A speculation on the future of publishing. The quotes in the piece (or most of them, anyway) are real, but the rest is fiction:
REUTERS - Bangalore, Monday January 8, 2048

Author, critic, and collective publishing pioneer Douglas Rushkoff died in his home Saturday afternoon, a family spokesman said. No cause was given. He was 86.


Rushkoff, who first surpassed Isaac Asimov as the most prolific author of all time, with 324 books and approximately 2 trillion words posted, may be best remembered for his creation of the "omniscient author," an anonymous writers' collective continuously publishing works under a single name—his—after Rushkoff acheived some reknown as a media critic and novelist in the late 1990s.


Rushkoff (or to be precise, the Corporation) overtook Asimov as history's most prolific author in 2034, but was himself overtaken a few years ago by the Cory Doctorow Collective. Doctorow, the author of Down and Out in the Magic Kingdom and more than 400 other novels, personally retired from writing science fiction in 2016, but his subsequent decision to register his body of work as open source—to allow anyone to alter, annotate, revise, and republish his books in any medium—was immediately hailed as a breakthrough by the vestiges of the book publishing industry. Today, the "Complete Works of Cory Doctorow" (updated hourly) is available from Amazon.com in a 6 terabyte download, while an estimated 200 smaller versions of his collected works, in varying combinations, are available as free and paid downloads across the Web.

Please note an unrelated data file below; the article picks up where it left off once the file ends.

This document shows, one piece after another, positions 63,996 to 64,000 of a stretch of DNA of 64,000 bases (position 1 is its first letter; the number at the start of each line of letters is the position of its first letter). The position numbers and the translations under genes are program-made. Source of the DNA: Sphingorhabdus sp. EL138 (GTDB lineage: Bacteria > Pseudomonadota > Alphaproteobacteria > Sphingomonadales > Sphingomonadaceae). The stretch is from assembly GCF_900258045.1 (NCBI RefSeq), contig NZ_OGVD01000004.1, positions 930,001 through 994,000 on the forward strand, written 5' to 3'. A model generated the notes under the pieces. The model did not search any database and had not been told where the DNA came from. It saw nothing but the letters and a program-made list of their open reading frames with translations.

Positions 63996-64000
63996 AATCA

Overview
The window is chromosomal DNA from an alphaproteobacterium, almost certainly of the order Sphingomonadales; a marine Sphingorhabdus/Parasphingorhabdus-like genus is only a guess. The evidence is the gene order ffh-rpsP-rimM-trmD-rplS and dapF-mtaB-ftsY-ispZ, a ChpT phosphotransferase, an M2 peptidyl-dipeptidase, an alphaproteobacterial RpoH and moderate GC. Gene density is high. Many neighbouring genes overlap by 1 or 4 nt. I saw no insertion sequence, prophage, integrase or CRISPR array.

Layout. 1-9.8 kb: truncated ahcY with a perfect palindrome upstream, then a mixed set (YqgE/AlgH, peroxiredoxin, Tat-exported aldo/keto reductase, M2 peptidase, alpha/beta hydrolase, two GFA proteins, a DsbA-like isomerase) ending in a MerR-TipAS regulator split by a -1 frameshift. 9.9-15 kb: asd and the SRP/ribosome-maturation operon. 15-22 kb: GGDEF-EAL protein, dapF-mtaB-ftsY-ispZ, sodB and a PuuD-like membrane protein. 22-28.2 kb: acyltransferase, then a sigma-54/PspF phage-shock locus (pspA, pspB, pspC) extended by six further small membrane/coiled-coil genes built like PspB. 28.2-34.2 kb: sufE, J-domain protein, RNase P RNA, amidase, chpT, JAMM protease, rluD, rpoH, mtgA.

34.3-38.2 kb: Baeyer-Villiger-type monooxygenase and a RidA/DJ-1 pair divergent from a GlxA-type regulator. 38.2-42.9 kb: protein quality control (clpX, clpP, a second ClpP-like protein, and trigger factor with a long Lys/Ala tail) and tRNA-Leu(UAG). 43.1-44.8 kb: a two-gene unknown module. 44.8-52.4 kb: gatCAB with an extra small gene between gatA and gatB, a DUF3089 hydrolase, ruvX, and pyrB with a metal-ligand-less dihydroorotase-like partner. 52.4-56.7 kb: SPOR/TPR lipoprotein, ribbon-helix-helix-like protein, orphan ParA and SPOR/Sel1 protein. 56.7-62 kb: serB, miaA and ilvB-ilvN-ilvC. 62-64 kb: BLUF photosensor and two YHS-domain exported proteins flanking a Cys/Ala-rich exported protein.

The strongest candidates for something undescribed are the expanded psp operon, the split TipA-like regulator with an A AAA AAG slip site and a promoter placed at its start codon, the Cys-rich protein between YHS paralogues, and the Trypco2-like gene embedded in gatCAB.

[via The Infinite Matrix]